Amer­ica’s space pro­gram is crash­ing

The Washington Times Weekly - - Commentary -

NASA sched­uled the fi­nal launch of the space shut­tle At­lantis for July 8. The 12day mis­sion to the In­ter­na­tional Space Sta­tion not only will be the fi­nal space-shut­tle flight, but, with­out a se­ri­ous course cor­rec­tion, au­gurs the end of Amer­ica’s pre-em­i­nence in space al­to­gether.

Since 1960, Amer­ica’s space pro­gram has been the crown jewel and Ex­hibit A of Amer­i­can ex­cep­tion­al­ism. It has been a sym­bol of our spirit, in­ge­nu­ity and tech­no­log­i­cal prow­ess. It has fu­eled and sus­tained an eco­nomic ex­pan­sion un­par­al­leled in his­tory and has pow­ered the most awe­some and un­ri­valed global mil­i­tary ca­pa­bil­ity since the Ro­man Em­pire.

Yet our space pro­gram has been in a slow and steady de­cline since the fall of the Ber­lin Wall. In 1989, our lead in all as­pects of space and space tech­nol­ogy was so large that even decades of ne­glect, waste and in­ac­tion have left us with­out peer in al­most all cat­e­gories even to­day. This won’t last long. We are eat­ing our tech­nol­ogy seed corn.

How did this hap­pen? It wasn’t be­cause of inat­ten­tion. Pres­i­dent Ge­orge H. W. Bush saw the com­ing cri­sis as he took of­fice in 1989 and took bold and coura­geous steps to pre­vent re­vers­ing course on space ex­plo­ration. In the face of a call for a de­fense “peace div­i­dend” in 1990, he added money for new launch ca­pa­bil­i­ties, for pro­grams in­clud­ing the Na­tional Aero­space Plane and a new Na­tional Launch Sys­tem. He beefed up spend­ing on the ad­vanced work of the Strate­gic De­fense Ini­tia­tive and the De­fense Ad­vanced Re­search Projects Agency (DARPA), all while sus­tain­ing an al­most 20 per­cent cut in de­fense spend­ing over­all.

For NASA, Mr. Bush re­quested a one­time 25 per­cent in­crease in spend­ing and a plan for 10 per­cent an­nual in­creases for five years there­after. On July 20, 1989, the 20th an­niver­sary of the land­ing of Apollo XI on the moon, he stood on the steps of the Na­tional Air and Space Mu­seum and called for a new round of ex­plo­ration, back to the moon, this time to stay, and then a jour­ney to to­mor­row, a hu­man mis­sion to Mars. His jus­ti­fi­ca­tion was sim­ple: It is Amer­i­cans’ des­tiny to ex­plore and to lead. Mr. Bush’s pro­gram plan was steady and even, with heavy em­pha­sis on new tech­nol­ogy de­vel­op­ment and new ways of do­ing busi­ness. His vi­sion was clear: We would con­tinue our ex­plo­ration of space not in competition, but in co­op­er­a­tion with the na­tions of the world, even our re­cent en­emy, Rus­sia.

None of those plans came to fruition. The rea­sons are clear.

Our in­sti­tu­tions are bloated, waste­ful and bu­reau­cratic. Elected rep­re­sen­ta­tives act as fis­cal stew­ards of jobs in their states and dis­tricts, mak­ing effi- cient and co­her­ent al­lo­ca­tion of re­sources nearly im­pos­si­ble. Pri­vate in­dus­try wields its con­sol­i­dated power to smother competition, grow cost and mimic its slow and bu­reau­cratic cus­tomer. And the aca­demic com­mu­nity, for its part, deftly uses its power to in­flu­ence, ad­ju­di­cate and val­i­date gov­ern­ment science ini­tia­tives to en­sure that it gets its “fair share” of the ex­plo­ration pie.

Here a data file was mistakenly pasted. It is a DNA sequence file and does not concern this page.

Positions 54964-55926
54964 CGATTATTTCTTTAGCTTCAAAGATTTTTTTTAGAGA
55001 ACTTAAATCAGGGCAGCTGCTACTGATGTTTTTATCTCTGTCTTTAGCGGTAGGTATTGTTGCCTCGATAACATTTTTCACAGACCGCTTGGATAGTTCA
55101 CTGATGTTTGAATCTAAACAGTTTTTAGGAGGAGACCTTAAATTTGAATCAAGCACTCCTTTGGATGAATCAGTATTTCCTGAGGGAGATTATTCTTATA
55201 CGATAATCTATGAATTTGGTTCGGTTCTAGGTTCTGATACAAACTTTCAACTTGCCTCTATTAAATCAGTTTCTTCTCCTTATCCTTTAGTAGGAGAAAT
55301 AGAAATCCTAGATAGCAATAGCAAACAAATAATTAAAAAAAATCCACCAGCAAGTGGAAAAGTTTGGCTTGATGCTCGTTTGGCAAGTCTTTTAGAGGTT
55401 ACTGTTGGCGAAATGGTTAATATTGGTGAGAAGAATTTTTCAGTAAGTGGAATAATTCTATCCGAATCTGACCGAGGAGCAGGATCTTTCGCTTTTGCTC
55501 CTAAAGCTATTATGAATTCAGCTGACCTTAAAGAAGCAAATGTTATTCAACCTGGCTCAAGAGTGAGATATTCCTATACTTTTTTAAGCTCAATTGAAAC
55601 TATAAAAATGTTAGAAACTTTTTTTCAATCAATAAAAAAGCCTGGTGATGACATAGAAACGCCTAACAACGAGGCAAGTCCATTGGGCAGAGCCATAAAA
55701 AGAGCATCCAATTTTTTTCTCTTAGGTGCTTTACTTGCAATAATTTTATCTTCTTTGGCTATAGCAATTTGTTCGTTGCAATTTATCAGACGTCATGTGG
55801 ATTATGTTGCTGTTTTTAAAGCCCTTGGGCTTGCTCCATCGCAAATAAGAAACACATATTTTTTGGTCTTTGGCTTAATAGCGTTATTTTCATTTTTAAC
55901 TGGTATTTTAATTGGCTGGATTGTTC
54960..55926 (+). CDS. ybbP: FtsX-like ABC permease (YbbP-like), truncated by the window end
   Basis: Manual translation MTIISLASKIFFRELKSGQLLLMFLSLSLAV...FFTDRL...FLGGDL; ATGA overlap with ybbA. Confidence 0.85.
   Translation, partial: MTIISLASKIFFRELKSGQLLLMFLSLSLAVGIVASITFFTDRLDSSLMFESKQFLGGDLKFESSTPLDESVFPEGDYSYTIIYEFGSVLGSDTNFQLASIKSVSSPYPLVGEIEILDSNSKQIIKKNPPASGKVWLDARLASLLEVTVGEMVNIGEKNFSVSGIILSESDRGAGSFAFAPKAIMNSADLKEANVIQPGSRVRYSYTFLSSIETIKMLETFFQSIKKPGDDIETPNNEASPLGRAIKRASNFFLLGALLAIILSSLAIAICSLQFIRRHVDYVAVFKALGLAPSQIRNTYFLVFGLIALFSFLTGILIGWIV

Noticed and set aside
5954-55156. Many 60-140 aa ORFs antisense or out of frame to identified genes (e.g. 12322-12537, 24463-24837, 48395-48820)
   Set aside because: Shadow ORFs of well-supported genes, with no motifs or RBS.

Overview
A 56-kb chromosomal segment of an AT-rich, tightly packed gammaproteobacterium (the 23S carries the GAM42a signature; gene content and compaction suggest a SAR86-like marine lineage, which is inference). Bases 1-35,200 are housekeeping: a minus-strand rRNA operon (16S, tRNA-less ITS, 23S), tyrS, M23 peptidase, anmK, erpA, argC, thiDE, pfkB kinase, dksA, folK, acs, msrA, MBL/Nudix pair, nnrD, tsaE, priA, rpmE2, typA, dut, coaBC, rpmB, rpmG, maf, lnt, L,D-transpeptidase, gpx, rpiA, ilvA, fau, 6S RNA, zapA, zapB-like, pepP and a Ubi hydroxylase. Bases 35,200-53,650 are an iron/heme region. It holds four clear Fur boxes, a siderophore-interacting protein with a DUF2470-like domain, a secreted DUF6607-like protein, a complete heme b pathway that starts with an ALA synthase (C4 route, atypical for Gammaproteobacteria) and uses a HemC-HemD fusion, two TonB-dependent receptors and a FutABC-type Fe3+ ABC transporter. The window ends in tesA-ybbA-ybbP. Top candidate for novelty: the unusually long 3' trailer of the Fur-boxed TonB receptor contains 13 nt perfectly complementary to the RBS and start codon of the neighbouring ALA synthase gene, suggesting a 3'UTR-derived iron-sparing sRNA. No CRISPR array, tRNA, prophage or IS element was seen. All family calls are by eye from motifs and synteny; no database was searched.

The sys­tem has be­come adept at re­sist­ing repri­or­i­ti­za­tion and pow­er­ful in pro­tect­ing it­self and the sta­tus quo. The only suc­cess­ful ini­tia­tives to al­ter the direc­tion of our space ef­forts at the na­tional level since the end of the Cold War have been neg­a­tive. Cuts count; they force change.

Pres­i­dent Clin­ton dra­mat­i­cally re­ori­ented and re­de­fined the space sta­tion by cut­ting its bud­get in half and threat­en­ing to can­cel it out­right. Pres­i­dent Obama has changed the hu­man space­flight pro­gram by let­ting the shut­tle fly out, com­mer­cial­iz­ing op­er­a­tions of the space sta­tion and can­cel­ing the Con­stel­la­tion pro­gram. His in­ten­tion, prop­erly, is to use the sav­ings to un­der­write new de­vel­op­ments. Even in the best of times this would be dif­fi­cult, but cur­rent fis­cal re­al­i­ties are likely to push Congress to har­vest much of the sav­ings for deficit re­duc­tion. Worse, the pres­i­dent’s space team is send­ing con­flict­ing sig­nals about its com­mit­ment to his plan.

For decades, Amer­ica in­tro­duced in­ven­tions to the world, such as high­speed and per­sonal com­put­ers, ro­bot­ics, satel­lite telecom­mu­ni­ca­tions, lasers, so­lar pan­els, la­paro­scopic surgery, nanoma­chines and nu­clear medicine, and built in­dus­tries and high-tech jobs around each of them in a seem­ingly un­end­ing cav­al­cade of spinoff tech­nolo­gies de­vel­oped by our space pro­grams. Will space re­main an eco­nomic and tech­no­log­i­cal cat­a­lyst for Amer­ica in the com­ing decades, or is our fu­ture in in­no­va­tions like Face­book and Twit­ter?

The con­ven­tional wis­dom in the fed­eral bu­reau­cracy is that you can re­duce spend­ing or you can re­struc­ture, repri­or­i­tize and re­or­ga­nize. You can cut pro­grams or start new pro­grams. But you can’t do both.

Now, our backs are to the wall. To reestab­lish our lead­er­ship in space, we must defy con­ven­tional wis­dom and cut spend­ing, start new ini­tia­tives and rad­i­cally re­struc­ture a ma­ture agency — all at the same time. It won’t be pleas­ant, and it won’t be easy, but nei­ther was putting a man on the moon.

Mark J. Al­brecht is chair­man of U.S. Space. He was the prin­ci­pal ad­viser on space to Pres­i­dent Ge­orge H. W. Bush and au­thor of “Fall­ing Back to Earth: A First Hand Ac­count of the Great Space Race and the End of the Cold War” (New Me­dia Books, 2011).

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